One of the many advantages of the widespread use and increased adoption of robots in manufacturing applications is that the range of available models continues to expand. Each model has a different level of suitability for tasks such as material handling, processing, and assembly. For every application, there’s a robot that’s best suited to accomplish the task, based on multiple features such as payload, footprint, speed, precision, and more. It’s as if each robot has its own resume of jobs that it knows how to do, and you get to select the best candidate based on your priorities.
However, the range of available robots can be overwhelming, so it’s useful to understand the different types of robots at a high level. In this post, we’ll look at the following:
· SCARA robots
· Delta robots
· 6-axis articulated robot arms
· Purpose-driven robots
· Planar Motor conveying robots
SCARA robots are fast
Selective Compliance Articulated Robot Arm (SCARA) robots are extremely popular for pick-and-place, assembly, testing, and packaging. SCARA robots are often chosen for their speed and precision as well as their small footprint. By design, SCARA robots are limited to 4 axes, which is more than enough for a wide range of applications where speed and cycle time are critical, and payload requirements aren’t high.
Delta robots are even faster
Delta robots use a lever-type design, typically with three arms and 4 axes. Delta style robots are ideal for high-speed, high-acceleration pick-and-place applications, and for more specialized high-speed applications. Delta robots are even faster than SCARA robots, but are typically more limited for payload. The mass of this bot is inverted. Delta robots are popular in the electronics, food, and pharmaceutical industries.
6-axis articulated robot arms offer flexibility
Compared to 4-axis SCARA and Delta robots, articulated robot arms provide greater flexibility, up to 6 degrees of freedom of movement, and the option to accommodate heavy payloads. Six-axis articulated robot arms are extremely popular for their versatility, and are used in a wide range of applications including machine tending, pick-and-place, and processes like automated welding. However, the flexibility of the movement patterns available with 6-axis articulated robot arms can require more complex programming and slower speeds than a Delta or SCARA robot.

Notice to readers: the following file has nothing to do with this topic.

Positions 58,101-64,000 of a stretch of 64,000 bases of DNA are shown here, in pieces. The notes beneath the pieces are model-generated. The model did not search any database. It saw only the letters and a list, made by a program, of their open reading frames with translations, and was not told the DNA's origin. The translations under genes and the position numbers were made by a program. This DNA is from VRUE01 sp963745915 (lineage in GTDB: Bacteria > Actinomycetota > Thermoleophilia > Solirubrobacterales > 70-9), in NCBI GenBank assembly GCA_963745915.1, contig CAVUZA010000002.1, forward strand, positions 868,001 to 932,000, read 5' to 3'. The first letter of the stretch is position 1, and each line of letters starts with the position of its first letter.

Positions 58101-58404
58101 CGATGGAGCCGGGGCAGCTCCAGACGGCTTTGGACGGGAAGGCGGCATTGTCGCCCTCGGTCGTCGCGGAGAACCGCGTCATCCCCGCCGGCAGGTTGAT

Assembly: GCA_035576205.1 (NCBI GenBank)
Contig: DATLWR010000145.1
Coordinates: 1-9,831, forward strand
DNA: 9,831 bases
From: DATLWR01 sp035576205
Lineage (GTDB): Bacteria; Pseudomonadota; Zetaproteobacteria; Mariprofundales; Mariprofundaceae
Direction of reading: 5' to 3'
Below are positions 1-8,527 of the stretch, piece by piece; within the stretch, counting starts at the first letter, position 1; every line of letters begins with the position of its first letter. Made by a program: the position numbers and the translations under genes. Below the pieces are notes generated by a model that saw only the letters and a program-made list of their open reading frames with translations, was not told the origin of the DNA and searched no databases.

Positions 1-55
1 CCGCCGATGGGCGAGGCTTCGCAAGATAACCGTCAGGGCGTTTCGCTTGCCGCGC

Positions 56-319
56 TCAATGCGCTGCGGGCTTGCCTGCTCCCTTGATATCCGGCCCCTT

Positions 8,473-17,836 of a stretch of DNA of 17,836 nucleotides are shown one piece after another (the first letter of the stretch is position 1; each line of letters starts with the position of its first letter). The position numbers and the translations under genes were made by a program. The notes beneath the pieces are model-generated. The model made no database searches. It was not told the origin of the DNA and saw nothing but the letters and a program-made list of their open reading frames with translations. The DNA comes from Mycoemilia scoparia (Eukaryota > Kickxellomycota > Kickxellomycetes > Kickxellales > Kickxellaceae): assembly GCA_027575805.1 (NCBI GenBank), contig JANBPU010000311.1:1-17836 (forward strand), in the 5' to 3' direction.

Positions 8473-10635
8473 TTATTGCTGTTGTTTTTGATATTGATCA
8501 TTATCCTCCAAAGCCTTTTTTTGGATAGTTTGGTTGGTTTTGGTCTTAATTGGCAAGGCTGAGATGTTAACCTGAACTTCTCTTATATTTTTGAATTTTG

Purpose-driven robots excel at tool-based tasks like welding
Robots used for processing need to be able to properly manipulate a specific tool. Common examples of tasks that can be automated with purpose-driven robots include welding, painting, and gluing. Welding robots are widely used by automobile manufacturers. Purpose-driven robots will fall into one of the other categories; for example, palletizing robots are typically articulated robot arms designed specifically for palletizing. The articulated arm style works well for palletizing due to the range of payloads and reach available.
Magnetic conveyor robots can levitate to provide 6 degrees of freedom
Unless they’re attached to a moving platform, the base of a SCARA, Delta, and articulated arm robot is fixed into position. New Planar Motor conveying robots move, and look like they’re levitating in the air – and they are. This new technology makes use of magnetic forces to lift and move for X, Y, and Z motion along with pitch, yaw and roll for 6 degrees of freedom of movement. With this system, instead of moving a tool around a part to dispense glue, for example, the glue dispenser can be stationary while the Planar Motor system moves the part so that the glue is applied where needed. Position sensors are used to avoid collision. Planar technology is very innovative and very small payloads.
The range of available robots and the different ways to move materials continues to adapt and evolve to meet the needs of manufacturers. Whether an application requires high speed and precision, careful handling while palletizing, or other special requirements, a robot can likely be configured to increase efficiency while fitting in the available space.For more information about implementing industrial robots, contact us. At Ethos Automation we are experts at robot integrated automated solutions, and we have expertise in welding automation, weld studies, material handling and tier 1 automotive.